If you are just an average Joe/Jane you simply can't get from here to there. Most people make wages similar to mine and can only save 10% or so a year. So its just not going to happen for them.

The way things are setup it is almost impossible to get out of the rat race until you are 65+.

You will notice a lot of DINKs here where each one is making $100k+ and saving aggressively. That's not typical compared to average Jane/John. This message board is made up of atypical people.

However there is hope. The birthrate has tanked all over the planet and that is good. Large populations make people worthless and keep us stuck in a feudal hierarchy. As an example, I am convinced that the Renaissance never would have happened without the plague.

I'm doing my part to help. I have no children and will not reproduce. Thankfully other people all over the globe are doing likewise, although perhaps not consciously. If global population got down to a low enough number then everyone could enjoy the fruits of scientific progress and increased productivity. As it is right now only a tiny fraction of homo sapiens get the benefits.

If people want a bright future for everyone then they should stick to one child or less. Whoever made the one child policy in China was very wise.
We think a lot alike.

I worked full-time for 16 years before working part-time for 7 more years before I ERed back in 2008 at age 45. My highest wage earnings year was my last full-time one, in 2000, when I made about $75k.

I live on about $20k a year, including income taxes. I am single and childfree, knowing at age 20 I never wanted kids but not realizing until I was about 35 that I could parlay that wonderful choice into an ER 10 years later.

I combined my single, childfree status with LBYM and an exploding company stock value to cash out about $300k worth in 2008 at low (NUA) tax rates and ER even though my taxable account had, with the company stock's proceeds, about $600k. This was when the markets were crashing in 2008, a huge benefit for me starting my ER. Yes, everything in my life seems backwards at times compared to others - when people were getting all upset and nervous about the crashing markets, I was overjoyed!

Then again, I'm an outlier in so many areas it makes perfect sense that I would see the 2008 crash as a huge break toward starting my ER.

Now that the markets have bounced back nicely, that $600K in my taxable accounts has risen to more than $800k despite pulling out about $22k every year in dividends. And the rollover IRA I began in 2008 has doubled, waiting for me to have unfettered access to it in about 8 years.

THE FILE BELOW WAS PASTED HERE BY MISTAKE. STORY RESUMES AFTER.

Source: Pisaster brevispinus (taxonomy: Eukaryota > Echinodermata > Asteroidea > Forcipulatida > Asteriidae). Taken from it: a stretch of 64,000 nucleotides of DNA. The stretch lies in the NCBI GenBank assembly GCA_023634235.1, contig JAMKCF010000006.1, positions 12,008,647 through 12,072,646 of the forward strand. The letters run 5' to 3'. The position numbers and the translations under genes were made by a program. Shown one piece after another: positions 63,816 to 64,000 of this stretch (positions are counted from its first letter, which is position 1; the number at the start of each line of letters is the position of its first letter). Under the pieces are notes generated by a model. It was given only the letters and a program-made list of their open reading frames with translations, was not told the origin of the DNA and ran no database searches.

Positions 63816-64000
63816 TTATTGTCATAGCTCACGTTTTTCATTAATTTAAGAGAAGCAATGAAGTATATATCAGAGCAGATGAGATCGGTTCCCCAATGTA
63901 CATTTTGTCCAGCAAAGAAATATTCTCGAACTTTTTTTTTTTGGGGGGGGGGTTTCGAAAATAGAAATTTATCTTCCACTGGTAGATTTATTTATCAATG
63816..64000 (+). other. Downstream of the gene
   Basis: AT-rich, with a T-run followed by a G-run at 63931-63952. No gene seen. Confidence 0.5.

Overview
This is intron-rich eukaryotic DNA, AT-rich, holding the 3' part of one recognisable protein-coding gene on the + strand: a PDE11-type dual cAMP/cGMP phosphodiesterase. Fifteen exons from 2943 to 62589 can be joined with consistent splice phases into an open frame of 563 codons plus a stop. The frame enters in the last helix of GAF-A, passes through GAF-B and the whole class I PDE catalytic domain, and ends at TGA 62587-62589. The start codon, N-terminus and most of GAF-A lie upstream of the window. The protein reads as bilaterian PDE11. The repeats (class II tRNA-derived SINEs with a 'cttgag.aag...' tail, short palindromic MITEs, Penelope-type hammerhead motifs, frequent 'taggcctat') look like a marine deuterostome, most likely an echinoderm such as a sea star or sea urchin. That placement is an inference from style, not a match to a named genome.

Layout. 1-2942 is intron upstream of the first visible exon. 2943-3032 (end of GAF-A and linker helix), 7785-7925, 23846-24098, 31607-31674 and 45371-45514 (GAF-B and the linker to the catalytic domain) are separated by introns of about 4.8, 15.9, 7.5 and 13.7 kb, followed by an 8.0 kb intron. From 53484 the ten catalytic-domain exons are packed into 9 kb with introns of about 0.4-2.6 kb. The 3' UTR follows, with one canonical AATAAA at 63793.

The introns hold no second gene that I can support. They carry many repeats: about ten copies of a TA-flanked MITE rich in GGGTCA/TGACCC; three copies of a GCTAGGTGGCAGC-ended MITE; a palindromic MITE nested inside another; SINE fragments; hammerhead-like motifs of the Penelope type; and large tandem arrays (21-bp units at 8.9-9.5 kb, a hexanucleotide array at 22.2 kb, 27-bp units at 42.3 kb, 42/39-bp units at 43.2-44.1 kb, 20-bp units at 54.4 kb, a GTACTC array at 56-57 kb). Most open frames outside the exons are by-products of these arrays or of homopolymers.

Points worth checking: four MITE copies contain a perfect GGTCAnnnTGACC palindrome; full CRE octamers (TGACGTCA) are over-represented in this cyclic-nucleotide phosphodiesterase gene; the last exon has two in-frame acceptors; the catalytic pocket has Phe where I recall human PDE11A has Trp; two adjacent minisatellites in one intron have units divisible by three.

I am at about $1.3M now between the 2 accounts even though I am using only 2/3 of it to pay my bills with plenty left over. In fact, I have a surplus in my bank account sitting around waiting for me to invest it somewhere. Oh dear, what shall I do with it??
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Old 07-18-2014, 12:45 PM   #39
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Don't forget that $108K per year is not inflation adjusted! So in 20 years it will seem like considerably less. Then there is the cut for taxes - not large, since it's an annuity, but it will still cut into the spendable income.

But the biggie is that that annuity payout is not adjusting for inflation. Even after 10 years it will seem like considerably less. After 15 years since we retired, cumulative inflation has reached 40%. That would be a huge cut in standard of living.
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Old 07-18-2014, 12:45 PM   #40
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With over 36 years together I think "we" when talking net worth. We are over 2 and under 5, never had reasonable paying jobs (think I topped out at under $16,000 salary as a mushroom grower for a while, while she worked very hard and with great loyalty thinking that owners would compensate her - instead she was the one - one - among the car dealership managers who offered to and took a salary cut when the dealership was in trouble. This after working for over 10 years without a raise. Yeah - no big incomes here.)

Instead we both liked old stuff and surround ourselves with it, bought old places and put in the effort to make them decent and rentable, and lo and behold, we seem to have stacked up some ducats. Really looking forward to Medicare in a few months, which I'll pay a substantially higher amount than the norm for, but it will still be $400 hundred less than my current insurance. Almost as big a monthly income bump as when I started taking my piddly SS checks at 62.